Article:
"We are trying to cancel Coca-Cola": North Carolina county bans vending machines over politics

The Georgia-based soda company has recently been outspoken in defending voting rights

By Jon Skolnik
Published June 4, 2021 4:31PM (EDT)
Coca Cola vending machine. (JEWEL SAMAD/AFP via Getty Images)
Coca Cola vending machine. (JEWEL SAMAD/AFP via Getty Images)

A North Carolina county approved a measure banning the use of any and all Coca-Cola machines in office buildings following the soda company's sharp rebuke of Georgia's anti-voting law passed back in March.

"The left wing in America, they defund, they boycott, they cancel, they tear down statues – all sorts of egregious actions," Eddie Harris, the longest-serving commissioner of Surry County, told WXII in an interview. "The expectation from them is the opposing political side will cower in the corner and we're supposed to accept that and it's supposed to be ok. And it's not ok." 

Harris specifically took aim at Coca-Cola CEO James Quincy for spreading "corporate political commentary favoring the Democratic party."

"Our Board felt that was the best way to take a stand and express our disappointment in Coca-Cola's actions, which are not representative of most views of our citizens," Harris wrote to the CEO. "Our Board hopes that other organizations across the country are taking similar stances against Coca-Cola and sincerely wishes that future marketing efforts and comments emanating from your company are more considerate of all your customers' viewpoints."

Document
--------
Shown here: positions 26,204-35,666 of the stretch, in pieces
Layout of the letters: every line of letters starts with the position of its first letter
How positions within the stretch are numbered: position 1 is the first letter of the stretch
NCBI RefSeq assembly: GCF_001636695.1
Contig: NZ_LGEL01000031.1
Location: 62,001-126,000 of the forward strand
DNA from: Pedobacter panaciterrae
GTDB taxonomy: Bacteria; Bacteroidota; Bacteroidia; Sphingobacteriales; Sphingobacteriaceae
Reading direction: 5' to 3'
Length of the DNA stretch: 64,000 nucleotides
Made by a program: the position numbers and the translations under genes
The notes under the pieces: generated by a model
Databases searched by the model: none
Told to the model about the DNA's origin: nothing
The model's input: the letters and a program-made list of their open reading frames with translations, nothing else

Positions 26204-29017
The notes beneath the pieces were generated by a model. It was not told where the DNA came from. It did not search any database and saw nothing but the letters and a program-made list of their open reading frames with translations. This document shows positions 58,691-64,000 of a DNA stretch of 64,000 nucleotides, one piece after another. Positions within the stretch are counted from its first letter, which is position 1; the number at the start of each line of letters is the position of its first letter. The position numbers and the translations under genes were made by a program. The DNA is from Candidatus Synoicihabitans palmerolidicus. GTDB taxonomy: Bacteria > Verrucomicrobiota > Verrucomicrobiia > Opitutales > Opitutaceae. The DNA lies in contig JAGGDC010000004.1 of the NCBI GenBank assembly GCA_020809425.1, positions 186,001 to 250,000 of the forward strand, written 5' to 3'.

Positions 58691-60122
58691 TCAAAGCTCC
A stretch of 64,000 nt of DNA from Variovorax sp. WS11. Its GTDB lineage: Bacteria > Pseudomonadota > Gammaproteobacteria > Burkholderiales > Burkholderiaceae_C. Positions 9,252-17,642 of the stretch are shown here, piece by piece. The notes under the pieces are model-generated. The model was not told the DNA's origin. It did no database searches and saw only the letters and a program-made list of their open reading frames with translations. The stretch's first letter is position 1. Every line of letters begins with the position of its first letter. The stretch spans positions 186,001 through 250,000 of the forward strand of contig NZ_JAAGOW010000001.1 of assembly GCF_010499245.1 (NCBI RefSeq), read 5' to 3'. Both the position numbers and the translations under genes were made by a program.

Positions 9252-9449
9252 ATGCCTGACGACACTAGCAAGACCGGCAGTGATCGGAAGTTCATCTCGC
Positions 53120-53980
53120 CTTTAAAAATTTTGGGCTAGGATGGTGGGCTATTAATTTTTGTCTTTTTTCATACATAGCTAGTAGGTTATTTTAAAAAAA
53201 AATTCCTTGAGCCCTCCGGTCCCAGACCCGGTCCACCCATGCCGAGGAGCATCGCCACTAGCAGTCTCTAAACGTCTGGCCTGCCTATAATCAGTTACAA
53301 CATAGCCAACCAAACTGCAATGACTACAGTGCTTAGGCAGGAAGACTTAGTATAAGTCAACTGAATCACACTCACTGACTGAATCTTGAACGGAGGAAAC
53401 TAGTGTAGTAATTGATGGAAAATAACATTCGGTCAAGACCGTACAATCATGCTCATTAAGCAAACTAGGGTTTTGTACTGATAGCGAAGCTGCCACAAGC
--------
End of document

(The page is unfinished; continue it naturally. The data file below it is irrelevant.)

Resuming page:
He continued: "Michael Jordan once said 'Republicans buy sneakers too' when asked why he didn't make public comments about politics. Citizens of Surry County and across America are growing increasingly tired of large multinational corporations and their CEOs pushing an increasingly intolerant, bigoted, left-wing, divisive political agenda on its customers."

So, Harris concluded, "we are trying to cancel Coca-Cola."

Coca-Cola's Quincy, who personally condemned the Georgia bill months ago, rebutted Harris' remarks. "Let me be crystal clear and unequivocal, this legislation is unacceptable, it is a step backward and it does not promote principles we have stood for in Georgia, around broad access to voting, around voter convenience, about ensuring election integrity, and this is frankly just a step backwards."

While the county is populated by approximately 73,000 residents, it's not entirely clear how many vending machines are scattered throughout the area. The vending machines also have yet to be officially removed from any office buildings, according to WXII. 

Coca-Cola Consolidated, the largest independent bottler of Coca-Cola in the U.S., said that the company has reached out to county officials to arrange a meeting. 

The county ban is part of a broader wave of conservative backlash against companies and individuals who signaled any opposition to Georgia's anti-voting bill. 

At the time of the bill's passage, progressives demurred the measure as an egregious attempt to stifle the voting power of racial minorities, calling on companies to divest from and boycott the state of Georgia. When Major League Baseball promptly announced that it would be pulling its 2021 All-Star game from Atlanta, conservative politicians and pundits widely accused Corporate America of adopting a "woke" agenda despite having donated heavily to state and federal Republicans in the last election cycle.


Jon Skolnik

Jon Skolnik is a staff writer at Salon. His work has appeared in Current Affairs, The Baffler, AlterNet, and The New York Daily News.

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